Monday, February 20, 2017

Will Palm Harbor have a smash hit with their 2017 doublewide, "The Urban Homestead"?

After taking a second look at the 2017 doublewide version of Palm Harbor’s singlewide “The Santa Fe” (see my post on that HERE), I thought it deserved a post. The doublewide version is called “The Urban Homestead.”

Usually I post only about smaller homes, but this is so beautiful I wanted to do a post about it also. I still like the singlewide a little better though, but everything about this doublewide is a breath of fresh trailer, as I like to say.

Palm Harbor’s “The Urban Homestead” is a 1736 sq. ft. doublewide and also comes in two larger sizes. The base price is around $100,000. It’s supposed to be a blend of urban and country, and like the singlewide version (“The Santa Fe”), it does this well.

I have seen Clayton and a few other manufactures try to capture the farm or country look in a home, and it wasn’t this successful. Such efforts usually look dorky, although can have some nice elements.

By manufactured home standards, the front of the home, above, is balanced and pleasing looking, one of the better looking ones, for sure. It’s not going to be mistaken for a stick-built home, but inside, it’s nicer than any stick-built home I’ve seen of this size and price. It really has charm.

The exterior is nice looking, instead of odd, fake, or funny looking. It’s not urban or country, but it’s a good-looking doublewide manufactured home exterior, and better looking than the singlewide version.

My photographs look a little bit grainy, because I took ones off the Palm Harbor site and they were enveloped in fog. I turned up the contrast. Here's the original foggy exterior from their website, with flag blocking a window. See what I did on the photo above?

 I also photoshopped a different door onto the house, from an architectural drawing.

Here are three videos from YouTube, tours of the house.

You will notice in the video, the kitchen cabinets are not solid white, but have scratches or cracks, a distressed look to mimic those of an old, abandoned farm house. Just joking about the abandoned part, but seriously, they could have skipped the cracked effect I think, but it still wouldn’t stop me from buying the house. I’d have to see it in person to judge whether it’s cool or a little too fake looking.


Now, to two small reservations I have about the house...neither of which are that important. They wouldn’t stop me from buying it if I had a family and needed a house this big.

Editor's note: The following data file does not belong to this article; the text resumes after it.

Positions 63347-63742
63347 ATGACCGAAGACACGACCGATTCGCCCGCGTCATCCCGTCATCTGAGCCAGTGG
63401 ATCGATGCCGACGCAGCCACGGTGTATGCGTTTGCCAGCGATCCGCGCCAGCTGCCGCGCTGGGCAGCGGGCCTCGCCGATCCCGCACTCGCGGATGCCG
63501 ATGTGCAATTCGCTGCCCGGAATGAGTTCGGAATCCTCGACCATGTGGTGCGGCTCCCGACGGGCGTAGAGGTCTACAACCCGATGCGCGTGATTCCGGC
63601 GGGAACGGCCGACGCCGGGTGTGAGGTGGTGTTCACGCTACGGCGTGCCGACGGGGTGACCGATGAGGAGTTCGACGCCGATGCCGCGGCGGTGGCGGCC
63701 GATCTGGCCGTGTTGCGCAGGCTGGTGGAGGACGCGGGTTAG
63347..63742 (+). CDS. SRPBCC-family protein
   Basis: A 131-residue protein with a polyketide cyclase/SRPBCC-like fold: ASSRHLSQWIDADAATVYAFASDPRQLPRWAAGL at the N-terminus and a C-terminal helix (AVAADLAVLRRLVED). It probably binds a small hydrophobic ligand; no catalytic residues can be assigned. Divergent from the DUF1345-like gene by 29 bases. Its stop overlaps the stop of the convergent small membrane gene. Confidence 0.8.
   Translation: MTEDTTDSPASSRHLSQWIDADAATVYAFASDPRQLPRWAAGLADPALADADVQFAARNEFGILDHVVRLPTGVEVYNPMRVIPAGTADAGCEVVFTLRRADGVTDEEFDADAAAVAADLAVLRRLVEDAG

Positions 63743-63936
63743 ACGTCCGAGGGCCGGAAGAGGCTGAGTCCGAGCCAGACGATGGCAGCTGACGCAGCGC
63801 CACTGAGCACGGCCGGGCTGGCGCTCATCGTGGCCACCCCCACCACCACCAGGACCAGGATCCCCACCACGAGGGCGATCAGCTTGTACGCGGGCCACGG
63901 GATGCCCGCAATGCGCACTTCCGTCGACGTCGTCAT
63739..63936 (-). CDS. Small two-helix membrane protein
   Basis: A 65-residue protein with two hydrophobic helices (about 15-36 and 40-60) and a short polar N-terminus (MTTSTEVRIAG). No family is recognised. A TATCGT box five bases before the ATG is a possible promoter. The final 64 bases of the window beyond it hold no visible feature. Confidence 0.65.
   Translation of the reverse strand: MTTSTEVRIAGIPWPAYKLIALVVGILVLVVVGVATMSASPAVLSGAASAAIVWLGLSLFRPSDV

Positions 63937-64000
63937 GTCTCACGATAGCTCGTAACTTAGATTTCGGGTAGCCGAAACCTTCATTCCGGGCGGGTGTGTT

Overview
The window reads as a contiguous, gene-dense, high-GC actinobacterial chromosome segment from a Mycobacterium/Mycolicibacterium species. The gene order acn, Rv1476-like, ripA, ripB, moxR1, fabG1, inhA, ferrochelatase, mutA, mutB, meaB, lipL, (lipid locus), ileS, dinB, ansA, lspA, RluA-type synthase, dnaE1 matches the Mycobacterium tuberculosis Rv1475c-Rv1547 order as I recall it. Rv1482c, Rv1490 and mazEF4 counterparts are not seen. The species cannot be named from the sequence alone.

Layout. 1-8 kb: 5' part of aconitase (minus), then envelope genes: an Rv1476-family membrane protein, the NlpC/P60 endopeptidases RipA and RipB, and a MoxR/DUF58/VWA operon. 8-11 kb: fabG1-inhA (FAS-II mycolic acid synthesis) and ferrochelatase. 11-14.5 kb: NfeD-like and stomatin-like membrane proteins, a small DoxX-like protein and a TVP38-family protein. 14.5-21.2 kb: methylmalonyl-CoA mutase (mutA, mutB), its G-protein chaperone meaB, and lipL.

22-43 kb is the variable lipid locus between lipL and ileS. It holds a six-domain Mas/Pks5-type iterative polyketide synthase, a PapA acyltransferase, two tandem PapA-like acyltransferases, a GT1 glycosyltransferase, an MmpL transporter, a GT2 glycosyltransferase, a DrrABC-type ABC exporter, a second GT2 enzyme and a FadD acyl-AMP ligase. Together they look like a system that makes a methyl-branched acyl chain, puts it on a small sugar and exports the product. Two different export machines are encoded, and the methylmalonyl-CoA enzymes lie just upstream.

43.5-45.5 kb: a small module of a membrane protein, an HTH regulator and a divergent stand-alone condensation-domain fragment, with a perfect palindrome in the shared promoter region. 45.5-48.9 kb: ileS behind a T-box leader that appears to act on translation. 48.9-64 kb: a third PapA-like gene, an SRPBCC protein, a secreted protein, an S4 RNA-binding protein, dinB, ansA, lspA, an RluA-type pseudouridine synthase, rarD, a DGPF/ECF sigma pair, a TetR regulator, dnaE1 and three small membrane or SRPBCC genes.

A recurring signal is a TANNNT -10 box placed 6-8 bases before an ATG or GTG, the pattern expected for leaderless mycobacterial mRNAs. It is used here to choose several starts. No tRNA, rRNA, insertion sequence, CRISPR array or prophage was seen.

First, you will notice in the second photo of the kitchen, near the top of my post, the seam in the ceiling between the two halves of the doublewide shows conspicuously. I don't particularly like the look of that.

My other reservation is this one. This home has something you don’t often see in any manufactured home, a free-standing tub (see above) in the master bath, in addition to a separate shower. So there is no enclosure around the tub. I had an old clawfoot tub once and I loved it, but this tub sits right on the floor. I assume it’s fiberglass or resin.

One potential problem there would be with no or thin insulation in a free standing tub, the water wouldn’t stay warm for very long compared to a tub set in an enclosure with insulation under and around it. Old fashioned clawfoot tubs hold their warmth somewhat because they are made of cast iron and the cast iron gradually releases the heat it stores from the hot water when the tub is filled.

Here is a photo of the second bathroom. Can you believe they’d put something this wonderful in a manufactured home?

I’m just joking. It’s a photo I came across on the web and sent to friends as a suggestion of how they should remodel their bathroom. This bathroom probably costs over $100,000 and that’s no joke. It’s the kind of thing a rich person would do to make their house memorable to guests.

So, they say The Urban Homestead (click on this link to visit website where house is sold) is already “award-winning,” and it doesn’t surprise me. It seems like it would be a great home for Palm Harbor to send to manufactured home shows. Congratulations to the designer. It’s daring, different, functional and beautiful.

Palm Harbor Homes
The Urban Homestead FT32563C
Palm Harbor Model Center, Bryan, Texas

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